"We're making every effort to make it [digital] happen this year," he said.
A film connoisseur himself, Zacheretti said that he is convinced that "digital is a much superior production."
Furthermore, the use of film for movie production will cease to exist in about two years, he said, a change that will be expedited by the recent bankruptcy filing of film-producer Eastman Kodak.
"We have to convert [to digital] to stay open," he said.
Bewley asked Zacheretti for his opinion of digital movies.
...
"They sound better, and have a better depth of color," Zacheretti said. "Digital is just more of a real look."
In addition, he said, "Digital print movies look just as good on the screen the thousandth time as on the first time, unlike film, which can develop scratches."
HIS BUSINESS OUTLOOK
Details are important to Zacheretti.
As an owner, he emphasizes good customer service, cleanliness and good sight and sound.
...
That brand is Orville Redenbacher's, Zacheretti said, launching into an explanation of the superior quality of that brand's kernel size and freshness.
...
"Popcorn's up in price 60 percent this year," Zacheretti said. "So is chocolate. In fact, candy is up 8 to 13 percent in the past few months," he added.
Details. Zacheretti's management style is big on details.
NO STRANGER HERE
With his frequent travels to Phoenix Big Cinemas theaters throughout the nation, Zacheretti had not been to Greeneville in almost a year until this past weekend, he said.
He used to be here once a month, he recalled.
Nevertheless, he is no stranger.
He has studied the Greene County market and keeps up with local economic news.
For example, he cited the loss of jobs at Greene Valley Developmental Center as a blow to the local economy.
Still, he was heartened to hear of the new US Nitrogen plant being built.
South Florida Megaplexes
www.icsc.org, 8 Oct 2000 [cached]
Broward probably has among the highest per capita concentrations of theaters in the country, said Phil Zacheretti, marketing director for Regal Cinemas.Regal has nine megaplexes planned for South Florida, with four already open.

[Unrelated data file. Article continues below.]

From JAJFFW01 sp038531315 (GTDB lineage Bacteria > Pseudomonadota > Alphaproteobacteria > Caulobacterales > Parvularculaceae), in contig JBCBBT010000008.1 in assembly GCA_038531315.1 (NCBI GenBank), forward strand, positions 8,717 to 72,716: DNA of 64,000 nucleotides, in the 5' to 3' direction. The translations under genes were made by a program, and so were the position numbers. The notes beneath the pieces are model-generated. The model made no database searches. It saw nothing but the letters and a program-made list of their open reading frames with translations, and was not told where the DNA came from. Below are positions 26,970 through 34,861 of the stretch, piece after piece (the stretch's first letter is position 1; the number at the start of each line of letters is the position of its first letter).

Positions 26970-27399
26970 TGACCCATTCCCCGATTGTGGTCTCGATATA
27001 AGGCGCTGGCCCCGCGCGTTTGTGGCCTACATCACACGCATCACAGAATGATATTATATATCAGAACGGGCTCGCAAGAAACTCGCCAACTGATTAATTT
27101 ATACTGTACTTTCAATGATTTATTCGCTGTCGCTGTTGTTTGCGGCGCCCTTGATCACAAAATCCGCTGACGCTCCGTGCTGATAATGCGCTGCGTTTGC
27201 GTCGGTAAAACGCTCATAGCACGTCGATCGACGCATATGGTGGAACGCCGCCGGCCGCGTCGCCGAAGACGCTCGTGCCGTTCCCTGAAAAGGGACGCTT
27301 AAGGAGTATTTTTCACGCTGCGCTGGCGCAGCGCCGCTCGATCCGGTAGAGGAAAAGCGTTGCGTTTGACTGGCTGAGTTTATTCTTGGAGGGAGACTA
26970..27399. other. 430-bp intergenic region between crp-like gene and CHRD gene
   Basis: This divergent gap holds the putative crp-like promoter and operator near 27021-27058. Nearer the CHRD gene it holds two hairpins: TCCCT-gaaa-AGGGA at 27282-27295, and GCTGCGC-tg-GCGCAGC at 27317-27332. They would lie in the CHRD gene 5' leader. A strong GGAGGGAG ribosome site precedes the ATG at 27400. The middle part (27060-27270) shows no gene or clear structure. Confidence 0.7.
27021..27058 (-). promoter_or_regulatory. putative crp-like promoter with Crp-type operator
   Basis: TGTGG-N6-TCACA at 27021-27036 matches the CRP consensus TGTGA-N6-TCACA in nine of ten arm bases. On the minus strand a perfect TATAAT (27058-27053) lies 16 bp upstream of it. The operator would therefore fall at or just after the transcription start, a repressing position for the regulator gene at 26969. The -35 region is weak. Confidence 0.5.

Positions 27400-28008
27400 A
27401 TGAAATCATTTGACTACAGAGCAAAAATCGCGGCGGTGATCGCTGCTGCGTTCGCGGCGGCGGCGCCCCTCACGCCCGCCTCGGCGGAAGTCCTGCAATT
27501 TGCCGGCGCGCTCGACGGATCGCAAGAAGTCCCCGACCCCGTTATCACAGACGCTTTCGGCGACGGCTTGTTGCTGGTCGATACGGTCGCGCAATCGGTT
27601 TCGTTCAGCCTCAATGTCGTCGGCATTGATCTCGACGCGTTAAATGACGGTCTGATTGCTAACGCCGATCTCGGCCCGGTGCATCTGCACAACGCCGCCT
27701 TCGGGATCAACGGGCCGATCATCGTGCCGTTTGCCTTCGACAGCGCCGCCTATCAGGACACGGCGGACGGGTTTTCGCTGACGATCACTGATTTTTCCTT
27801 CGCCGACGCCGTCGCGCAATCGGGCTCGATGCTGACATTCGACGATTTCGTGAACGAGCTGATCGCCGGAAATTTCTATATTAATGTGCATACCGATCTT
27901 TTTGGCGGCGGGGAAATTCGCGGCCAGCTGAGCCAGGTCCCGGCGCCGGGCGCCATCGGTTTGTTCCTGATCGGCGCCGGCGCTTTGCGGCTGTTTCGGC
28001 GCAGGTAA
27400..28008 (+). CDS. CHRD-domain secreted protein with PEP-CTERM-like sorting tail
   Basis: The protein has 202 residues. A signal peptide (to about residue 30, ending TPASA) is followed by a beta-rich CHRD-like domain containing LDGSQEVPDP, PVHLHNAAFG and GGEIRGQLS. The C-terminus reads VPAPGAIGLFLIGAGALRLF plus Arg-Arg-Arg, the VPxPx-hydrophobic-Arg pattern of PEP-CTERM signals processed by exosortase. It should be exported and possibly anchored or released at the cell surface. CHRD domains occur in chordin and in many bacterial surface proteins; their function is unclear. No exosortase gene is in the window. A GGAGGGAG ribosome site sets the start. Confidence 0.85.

It's like when Wal-Mart comes to town, you have five to six small stores, he said.Two to three go by the wayside.That's the way things are..
But the megaplex industry is so new -- the first was built in 1995 in Dallas --that the industry has no clear vision where all this will lead, Mr. Zacheretti admitted.Some older theaters will be closed, some will be retrofitted, and others will become discount theaters, he said.
Regal expected to convert its Coral Springs 6 theater in the near-empty Coral Springs Mall into a discount, second-run theater in June at the same time it opened its new 16-screener, Magnolia Place 16.
Broward's growing population, its snowbird (winter residents) population, and its high number of tourists all make it attractive to theater owners, Mr. Zacheretti said.It is also a retail battleground, with retailing ranging from Neiman Marcus and Bloomingdale's to Fort Lauderdale's Swap Shop, one of the top flea markets in the country.
Retail is nonstop, he said.
Then there's the year-round sunny weather.
You can get out and do a lot of things, he said.We built two theaters in Buffalo ; they're doing great now, but we'll have to see the numbers in November..
Regal's Cypress Station 16 theater in northern Fort Lauderdale is in the company's top five in box office grosses, Mr. Zacheretti said.
Kansas City, Mo.-based AMC, isn't worried, either.